Tsubokura, who also serves as the lead researcher for government institute RIKEN, has run simulations on Japan's new Fugaku supercomputer studying how to guard against airborne transmission inside subways, offices, schools, hospitals, and other public spaces. 

The Fugaku supercomputer is seen at the Kobe, Japan offices of the Riken Center for Computational Science, part of the government-run RIKEN research institute. As of June 2020, Fugaku was ranked the fastest-processing supercomputer in the world. RIKEN

His computer model of riders on Tokyo's congested Yamanote train line (see the animation at 7:15 minutes in this video) illustrated how air flow stagnates on packed trains with closed windows, in contrast to free-flowing air on carriages with few passengers and open windows. He suggests keeping windows open at all times to mitigate risks when trains fill up.

But Japan's infamously congested trains, he argues, probably aren't as as risky as his model suggests. "It is very crowded, and the air is bad," Kurokabe said. "But nobody is speaking, and everyone is wearing a mask. The risk is not that high."

Even riding on a crowded subway train — if windows are kept open, as they are in Japan these days — "is much safer than a pub, restaurant or gym," said Waseda University's Tanabe.

Surgeon general says administration "trying to correct" earlier guidance against wearing masks

Masking noses and mouths is all the more important, he said, because his research shows men touch their faces up to 40 times an hour. (He said women, more likely to wear makeup, are less face-touchy.)

"Non-woven (surgical) masks are high-performance, but cloth also works — it's much better than nothing," he said. "The only way to avoid leaks (of droplets) is to tightly fit the mask."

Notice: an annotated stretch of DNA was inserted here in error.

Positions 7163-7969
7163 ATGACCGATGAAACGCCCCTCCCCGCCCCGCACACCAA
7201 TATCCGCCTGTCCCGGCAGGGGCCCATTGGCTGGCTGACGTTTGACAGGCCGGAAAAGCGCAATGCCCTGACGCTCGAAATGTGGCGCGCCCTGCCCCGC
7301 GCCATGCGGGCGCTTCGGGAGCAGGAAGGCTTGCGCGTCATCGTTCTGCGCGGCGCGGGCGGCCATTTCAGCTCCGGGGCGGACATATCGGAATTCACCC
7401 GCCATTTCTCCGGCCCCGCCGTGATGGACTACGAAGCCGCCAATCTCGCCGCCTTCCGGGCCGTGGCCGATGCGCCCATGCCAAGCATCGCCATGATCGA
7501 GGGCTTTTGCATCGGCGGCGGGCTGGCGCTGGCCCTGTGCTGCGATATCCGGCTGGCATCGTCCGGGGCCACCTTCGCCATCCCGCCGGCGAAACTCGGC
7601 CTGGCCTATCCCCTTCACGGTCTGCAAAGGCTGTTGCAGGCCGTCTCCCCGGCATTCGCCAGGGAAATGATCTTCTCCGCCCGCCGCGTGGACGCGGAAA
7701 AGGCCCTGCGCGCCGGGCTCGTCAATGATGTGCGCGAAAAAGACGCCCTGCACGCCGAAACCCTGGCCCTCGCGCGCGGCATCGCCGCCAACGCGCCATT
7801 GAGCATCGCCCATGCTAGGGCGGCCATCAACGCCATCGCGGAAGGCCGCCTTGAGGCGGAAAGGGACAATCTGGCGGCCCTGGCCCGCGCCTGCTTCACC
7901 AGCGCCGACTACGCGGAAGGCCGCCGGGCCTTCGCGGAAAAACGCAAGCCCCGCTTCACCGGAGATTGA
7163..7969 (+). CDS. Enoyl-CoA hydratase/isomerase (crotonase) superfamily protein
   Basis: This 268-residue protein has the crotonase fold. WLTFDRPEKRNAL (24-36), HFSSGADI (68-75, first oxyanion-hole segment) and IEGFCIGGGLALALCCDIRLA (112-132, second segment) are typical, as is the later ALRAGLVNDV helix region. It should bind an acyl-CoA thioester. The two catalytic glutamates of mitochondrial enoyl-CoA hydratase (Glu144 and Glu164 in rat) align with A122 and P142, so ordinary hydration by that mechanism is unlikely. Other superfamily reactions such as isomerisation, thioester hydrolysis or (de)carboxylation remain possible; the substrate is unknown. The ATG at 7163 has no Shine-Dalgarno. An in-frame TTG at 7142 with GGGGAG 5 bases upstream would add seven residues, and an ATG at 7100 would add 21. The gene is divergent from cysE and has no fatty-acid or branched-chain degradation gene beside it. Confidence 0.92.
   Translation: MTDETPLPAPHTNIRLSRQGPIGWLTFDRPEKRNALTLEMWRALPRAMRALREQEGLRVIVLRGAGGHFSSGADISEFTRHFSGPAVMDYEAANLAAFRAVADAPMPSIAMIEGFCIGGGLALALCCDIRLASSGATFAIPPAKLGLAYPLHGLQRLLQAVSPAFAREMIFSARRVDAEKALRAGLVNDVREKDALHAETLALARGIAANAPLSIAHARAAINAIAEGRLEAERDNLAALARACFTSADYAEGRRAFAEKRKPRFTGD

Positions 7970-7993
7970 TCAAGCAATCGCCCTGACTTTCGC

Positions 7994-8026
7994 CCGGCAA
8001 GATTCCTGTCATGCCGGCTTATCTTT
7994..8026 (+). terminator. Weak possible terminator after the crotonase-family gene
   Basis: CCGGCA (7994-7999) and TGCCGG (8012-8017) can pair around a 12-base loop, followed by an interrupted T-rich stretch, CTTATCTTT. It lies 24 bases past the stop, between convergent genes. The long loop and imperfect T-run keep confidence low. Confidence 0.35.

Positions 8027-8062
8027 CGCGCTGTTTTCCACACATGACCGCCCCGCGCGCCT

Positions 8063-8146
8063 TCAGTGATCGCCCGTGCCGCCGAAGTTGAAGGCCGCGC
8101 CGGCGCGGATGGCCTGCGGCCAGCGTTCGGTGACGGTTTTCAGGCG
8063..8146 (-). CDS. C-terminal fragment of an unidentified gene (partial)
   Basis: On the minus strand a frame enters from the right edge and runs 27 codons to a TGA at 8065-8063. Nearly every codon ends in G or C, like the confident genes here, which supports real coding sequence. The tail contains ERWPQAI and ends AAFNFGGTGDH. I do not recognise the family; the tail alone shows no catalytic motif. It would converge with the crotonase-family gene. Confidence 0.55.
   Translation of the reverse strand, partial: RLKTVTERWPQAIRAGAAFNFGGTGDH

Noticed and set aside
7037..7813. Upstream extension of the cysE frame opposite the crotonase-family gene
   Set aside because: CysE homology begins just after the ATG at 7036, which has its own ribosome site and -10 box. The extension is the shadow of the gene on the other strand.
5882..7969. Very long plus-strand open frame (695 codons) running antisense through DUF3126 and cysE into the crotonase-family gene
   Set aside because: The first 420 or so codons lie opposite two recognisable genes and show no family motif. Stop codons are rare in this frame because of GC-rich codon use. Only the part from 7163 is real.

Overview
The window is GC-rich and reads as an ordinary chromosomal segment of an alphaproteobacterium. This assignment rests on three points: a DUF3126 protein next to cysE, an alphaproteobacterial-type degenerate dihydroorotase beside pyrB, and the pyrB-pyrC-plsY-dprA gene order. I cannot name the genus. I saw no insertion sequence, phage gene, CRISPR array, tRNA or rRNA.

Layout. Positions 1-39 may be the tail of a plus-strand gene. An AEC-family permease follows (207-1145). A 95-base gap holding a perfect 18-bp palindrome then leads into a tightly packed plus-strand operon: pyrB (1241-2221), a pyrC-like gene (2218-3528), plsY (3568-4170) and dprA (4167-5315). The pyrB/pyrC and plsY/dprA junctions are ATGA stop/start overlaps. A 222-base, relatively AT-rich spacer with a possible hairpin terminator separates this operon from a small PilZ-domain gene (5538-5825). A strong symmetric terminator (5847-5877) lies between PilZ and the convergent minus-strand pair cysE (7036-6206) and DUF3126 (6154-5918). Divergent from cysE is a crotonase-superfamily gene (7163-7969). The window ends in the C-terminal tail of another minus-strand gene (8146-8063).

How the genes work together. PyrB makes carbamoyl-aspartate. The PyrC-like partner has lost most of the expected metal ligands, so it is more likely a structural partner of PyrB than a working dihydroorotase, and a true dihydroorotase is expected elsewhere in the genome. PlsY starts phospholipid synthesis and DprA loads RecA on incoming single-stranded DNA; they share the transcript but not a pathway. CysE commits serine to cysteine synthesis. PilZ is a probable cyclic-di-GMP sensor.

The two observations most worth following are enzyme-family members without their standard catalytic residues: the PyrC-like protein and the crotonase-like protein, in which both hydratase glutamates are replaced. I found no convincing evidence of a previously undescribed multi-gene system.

A digital simulation created by Japan's Fugaku supercomputer models the spread of microparticles, which can carry the new coronavirus, by (top, from left to right) a person coughing while wearing no mask, a poorly fitted non-woven mask, and a well-fitted non-woven mask, and on the bottom the same modelling for a person speaking normally. RIKEN

Mask-wearing and ventilation directives are helping the Japanese reopen concert halls, baseball stadiums and other venues. As of last Friday, such venues are permitted to admit up to 5,000 patrons. 

Tanabe will be relying on Japan's new Fugaku supercomputer — recently declared the world's fastest — to plot optimal ventilation system efficiency.

"It's like predicting a typhoon," he said, noting that forecasting both extreme weather and air flow through crowded trains rely on the same equations to calculate fluid dynamics. 

An illustration including in an article on the spread of aerosolized coronavirus particles in enclosed spaces in the Environment International journal in September 2020 shows various means recommended to dilute the concentration of virus-laden microparticles in the air.  Environment International/Science Direct

In an article to be published in the September issue of the scientific journal Environment International — as schools and other public facilities struggle to reopen — Tanabe and other experts argue that safeguarding indoor spaces can be done relatively simply and cheaply, by avoiding crowding and maintaining the flow of fresh air.